BEIJING -- The practice of publicly praising Chinese President Xi Jinping, who also doubles as head of the Communist Party, is spreading across China, with the leader increasingly consolidating power as he launches his second term.
People are flocking to an exhibition in Beijing showcasing Xi's achievements in his first five-year term, while reports of a book and a song rhapsodizing over the leader are surfacing in the press.
These developments are driven by the party seeking to propagate Xi's political thought using all means available. The party is also tightening internet censorship as it attempts to stifle all criticism of Xi.
A local newspaper reported that the exhibition has drawn over 700,000 visitors since it opened in late September, referring to it as a new Beijing tourist attraction.
Visitors were recently observed at the venue taking photos in front of a party flag as well as a signboard bearing a slogan that mentions Xi. Roughly translated, the slogan reads: "Let's join forces with the party central committee, with comrade Xi Jinping at its core, and advance the great socialist cause that characterizes China."
The book, a biography describing Xi's youth, is flying off of shelves. Shanghai bookstores have been out of stock for some time. The song praising Xi is being sung by a group of citizens at a Beijing park, as if to celebrate the opening of the national congress of the Communist Party.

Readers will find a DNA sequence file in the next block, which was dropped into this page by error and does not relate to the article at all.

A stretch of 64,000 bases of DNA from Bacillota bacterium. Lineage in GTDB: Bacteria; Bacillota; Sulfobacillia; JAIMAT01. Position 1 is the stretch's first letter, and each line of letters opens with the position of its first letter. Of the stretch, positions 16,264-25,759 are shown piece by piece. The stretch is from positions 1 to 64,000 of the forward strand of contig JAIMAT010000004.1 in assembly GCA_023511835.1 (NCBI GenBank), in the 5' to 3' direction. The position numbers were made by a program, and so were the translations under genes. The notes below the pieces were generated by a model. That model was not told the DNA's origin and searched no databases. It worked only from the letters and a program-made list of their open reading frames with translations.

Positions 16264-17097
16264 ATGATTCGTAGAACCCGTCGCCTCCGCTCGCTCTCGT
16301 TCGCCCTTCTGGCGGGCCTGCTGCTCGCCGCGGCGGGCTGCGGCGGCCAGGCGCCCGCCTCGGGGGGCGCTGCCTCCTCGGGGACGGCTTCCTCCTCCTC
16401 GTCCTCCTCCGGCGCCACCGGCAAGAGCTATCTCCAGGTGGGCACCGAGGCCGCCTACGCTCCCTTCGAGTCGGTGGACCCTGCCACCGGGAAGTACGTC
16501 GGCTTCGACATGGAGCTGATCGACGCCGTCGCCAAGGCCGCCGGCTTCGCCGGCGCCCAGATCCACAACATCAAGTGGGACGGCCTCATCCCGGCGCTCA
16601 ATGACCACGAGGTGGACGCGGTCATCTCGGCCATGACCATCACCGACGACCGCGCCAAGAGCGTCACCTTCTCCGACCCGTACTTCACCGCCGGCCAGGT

Though seemingly spontaneous, some of these acts appear staged. For example, the majority of visitors to the Beijing exhibition suspiciously attend in groups, while the people singing in the park are believed to be acting at the behest of government agents.
In his speech that kicked off the national congress, Xi vowed to instill revolutionary values throughout China, including in households and children. The party aims to involve citizens in advancing this agenda, part of which is expected to include praise for Xi.
As the party tightens online censorship, instances of deleted information have spiked.
The party is also expanding its reach into corporations. There has been a rapid rise of companies revising their articles of incorporation to allow for party meddling in management -- a practice that was previously limited to unlisted, government-owned companies.
The Communist Party has long banned idolizing individuals after the country fell into turmoil from 1960 to 1970 due to its worship of then-supreme leader Mao Zedong.